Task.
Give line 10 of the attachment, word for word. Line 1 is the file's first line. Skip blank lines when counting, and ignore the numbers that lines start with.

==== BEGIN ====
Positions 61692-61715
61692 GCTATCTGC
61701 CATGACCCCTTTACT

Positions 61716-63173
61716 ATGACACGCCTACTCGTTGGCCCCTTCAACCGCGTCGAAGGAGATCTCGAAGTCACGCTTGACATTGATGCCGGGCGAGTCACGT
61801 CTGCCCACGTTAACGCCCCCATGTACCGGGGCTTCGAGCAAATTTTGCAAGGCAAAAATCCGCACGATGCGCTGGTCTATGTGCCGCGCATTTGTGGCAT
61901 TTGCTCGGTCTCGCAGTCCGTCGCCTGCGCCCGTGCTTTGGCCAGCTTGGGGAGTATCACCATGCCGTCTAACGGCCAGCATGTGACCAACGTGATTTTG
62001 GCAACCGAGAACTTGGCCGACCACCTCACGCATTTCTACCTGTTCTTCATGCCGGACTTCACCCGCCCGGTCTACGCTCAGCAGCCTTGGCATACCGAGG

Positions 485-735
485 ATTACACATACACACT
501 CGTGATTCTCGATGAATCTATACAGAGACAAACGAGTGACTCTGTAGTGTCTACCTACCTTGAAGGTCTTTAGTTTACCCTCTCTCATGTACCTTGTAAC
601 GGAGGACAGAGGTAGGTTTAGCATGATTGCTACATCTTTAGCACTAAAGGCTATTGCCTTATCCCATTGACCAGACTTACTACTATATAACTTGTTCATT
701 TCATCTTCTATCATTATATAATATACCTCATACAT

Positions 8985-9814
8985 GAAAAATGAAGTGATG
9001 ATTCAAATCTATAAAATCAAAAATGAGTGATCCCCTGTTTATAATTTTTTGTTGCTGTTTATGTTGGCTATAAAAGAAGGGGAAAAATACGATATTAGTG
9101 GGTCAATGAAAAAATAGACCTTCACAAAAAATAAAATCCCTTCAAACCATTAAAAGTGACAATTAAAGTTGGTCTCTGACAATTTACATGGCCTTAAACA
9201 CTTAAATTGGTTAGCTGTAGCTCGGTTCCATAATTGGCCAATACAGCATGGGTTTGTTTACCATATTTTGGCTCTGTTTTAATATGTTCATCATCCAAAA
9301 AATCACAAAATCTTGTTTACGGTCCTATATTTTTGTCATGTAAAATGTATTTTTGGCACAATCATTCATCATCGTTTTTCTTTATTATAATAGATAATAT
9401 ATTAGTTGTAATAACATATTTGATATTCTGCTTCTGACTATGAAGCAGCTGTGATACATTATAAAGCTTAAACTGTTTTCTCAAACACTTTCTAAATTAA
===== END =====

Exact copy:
485 ATTACACATACACACT